Uber failed to honor its promise to closely monitor employees' ability to access consumers' geolocation data, the Federal Trade Commission alleged in a complaint against the ride-sharing service unveiled Tuesday.
The FTC also alleged that Uber failed to provide reasonable security for its drivers' and users' sensitive data -- including names, driver's license numbers, bank account details and Social Security numbers -- resulting in a data breach that affected more than 100,000 drivers.
“This case shows that, even if you’re a fast growing company, you can’t leave consumers behind: you must honor your privacy and security promises,” Acting FTC Commissioner Maureen Ohlhausen stated Tuesday. She elaborated in a telephone call with the media that the "only way companies can compete on privacy" is by following the promises they make in their privacy policies.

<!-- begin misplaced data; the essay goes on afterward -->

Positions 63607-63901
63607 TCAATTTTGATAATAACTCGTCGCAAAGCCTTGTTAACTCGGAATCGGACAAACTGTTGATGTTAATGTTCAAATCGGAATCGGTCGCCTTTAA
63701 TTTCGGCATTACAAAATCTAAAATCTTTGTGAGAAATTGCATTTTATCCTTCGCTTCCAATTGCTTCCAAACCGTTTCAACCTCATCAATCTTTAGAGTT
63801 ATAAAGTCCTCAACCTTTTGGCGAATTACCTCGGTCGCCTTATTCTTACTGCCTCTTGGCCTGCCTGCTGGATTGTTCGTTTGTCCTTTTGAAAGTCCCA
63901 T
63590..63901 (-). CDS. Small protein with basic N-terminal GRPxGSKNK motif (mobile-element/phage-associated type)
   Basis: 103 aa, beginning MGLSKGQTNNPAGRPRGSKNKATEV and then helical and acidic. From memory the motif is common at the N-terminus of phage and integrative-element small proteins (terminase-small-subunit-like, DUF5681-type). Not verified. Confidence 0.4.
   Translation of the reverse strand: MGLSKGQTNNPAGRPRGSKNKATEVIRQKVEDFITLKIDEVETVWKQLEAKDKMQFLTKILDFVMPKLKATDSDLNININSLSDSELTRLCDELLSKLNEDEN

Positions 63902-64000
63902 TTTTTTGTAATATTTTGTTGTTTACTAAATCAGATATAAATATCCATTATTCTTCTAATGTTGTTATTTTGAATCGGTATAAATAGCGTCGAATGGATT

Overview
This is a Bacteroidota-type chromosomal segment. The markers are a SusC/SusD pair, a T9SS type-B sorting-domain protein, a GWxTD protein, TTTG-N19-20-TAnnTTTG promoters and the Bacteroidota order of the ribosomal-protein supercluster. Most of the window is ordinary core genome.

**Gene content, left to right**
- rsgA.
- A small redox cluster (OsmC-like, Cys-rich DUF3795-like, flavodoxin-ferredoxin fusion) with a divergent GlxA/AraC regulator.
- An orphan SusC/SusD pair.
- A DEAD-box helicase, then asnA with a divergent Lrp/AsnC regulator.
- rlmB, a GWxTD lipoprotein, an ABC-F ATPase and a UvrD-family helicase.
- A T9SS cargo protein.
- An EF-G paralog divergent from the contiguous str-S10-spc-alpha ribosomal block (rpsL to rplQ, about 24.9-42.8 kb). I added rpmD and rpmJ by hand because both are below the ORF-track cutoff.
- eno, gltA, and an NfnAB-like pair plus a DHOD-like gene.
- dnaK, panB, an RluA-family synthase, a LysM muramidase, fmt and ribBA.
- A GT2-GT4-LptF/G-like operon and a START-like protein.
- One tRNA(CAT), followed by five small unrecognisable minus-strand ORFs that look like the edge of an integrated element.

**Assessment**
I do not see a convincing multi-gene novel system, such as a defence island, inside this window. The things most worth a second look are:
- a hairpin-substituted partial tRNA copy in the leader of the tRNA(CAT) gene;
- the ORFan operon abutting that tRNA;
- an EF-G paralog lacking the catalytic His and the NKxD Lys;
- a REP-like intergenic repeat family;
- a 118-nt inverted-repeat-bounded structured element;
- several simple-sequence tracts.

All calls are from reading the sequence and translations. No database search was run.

Uber's privacy practices came in for criticism in November 2014, when it emerged that the company had an internal tool, "God View," that gave employees access to customers' geolocation data while en route.
Despite that promise, between August of 2015 and May of 2016, Uber allegedly failed to follow up on alerts about the "potential misuse of consumer personal information," according to the FTC.
For part of that time, Uber also only monitored account information for "a set of internal high-profile users, such as Uber executives," the FTC alleged.
An Uber spokesperson says the company now employes "hundreds of trained professionals dedicated to protecting user information."
The spokesperson adds: "This settlement provides an opportunity to work with the FTC to further verify that our programs protect user privacy and personal information.”